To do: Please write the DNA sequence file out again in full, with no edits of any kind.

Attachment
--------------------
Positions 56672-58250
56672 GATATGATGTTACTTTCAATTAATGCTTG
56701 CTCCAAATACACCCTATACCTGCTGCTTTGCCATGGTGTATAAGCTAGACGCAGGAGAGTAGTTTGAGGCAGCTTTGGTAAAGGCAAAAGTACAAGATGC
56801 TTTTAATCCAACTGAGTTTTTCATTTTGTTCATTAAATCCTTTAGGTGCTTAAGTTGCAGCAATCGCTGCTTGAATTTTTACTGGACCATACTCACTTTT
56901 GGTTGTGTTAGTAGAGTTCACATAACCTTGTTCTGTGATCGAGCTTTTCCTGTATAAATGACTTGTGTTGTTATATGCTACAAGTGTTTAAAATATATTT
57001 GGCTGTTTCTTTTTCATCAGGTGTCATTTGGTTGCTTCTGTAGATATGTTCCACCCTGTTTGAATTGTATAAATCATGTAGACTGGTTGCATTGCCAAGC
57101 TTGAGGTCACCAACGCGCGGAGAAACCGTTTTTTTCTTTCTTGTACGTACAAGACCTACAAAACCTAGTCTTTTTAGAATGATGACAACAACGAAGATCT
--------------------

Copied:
Positions 56672-58250
56672 GATATGATGTTACTTTCAATTAATGCTTG
56701 CTCCAAATACACCCTATACCTGCTGCTTTGCCATGGTGTATAAGCTAGACGCAGGAGAGTAGTTTGAGGCAGCTTTGGTAAAGGCAAAAGTACAAGATGC
56801 TTTTAATCCAACTGAGTTTTTCATTTTGTTCATTAAATCCTTTAGGTGCTTAAGTTGCAGCAATCGCTGCTTGAATTTTTACTGGACCATACTCACTTTT
56901 GGTTGTGTTAGTAGAGTTCACATAACCTTGTTCTGTGATCGAGCTTTTCCTGTATAAATGACTTGTGTTGTTATATGCTACAAGTGTTTAAAATATATTT
57001 GGCTGTTTCTTTTTCATCAGGTGTCATTTGGTTGCTTCTGTAGATATGTTCCACCCTGTTTGAATTGTATAAATCATGTAGACTGGTTGCATTGCCAAGC
57101 TTGAGGTCACCAACGCGCGGAGAAACCGTTTTTTTCTTTCTTGTACGTACAAGACCTACAAAACCTAGTCTTTTTAGAATGATGACAACAACGAAGATCT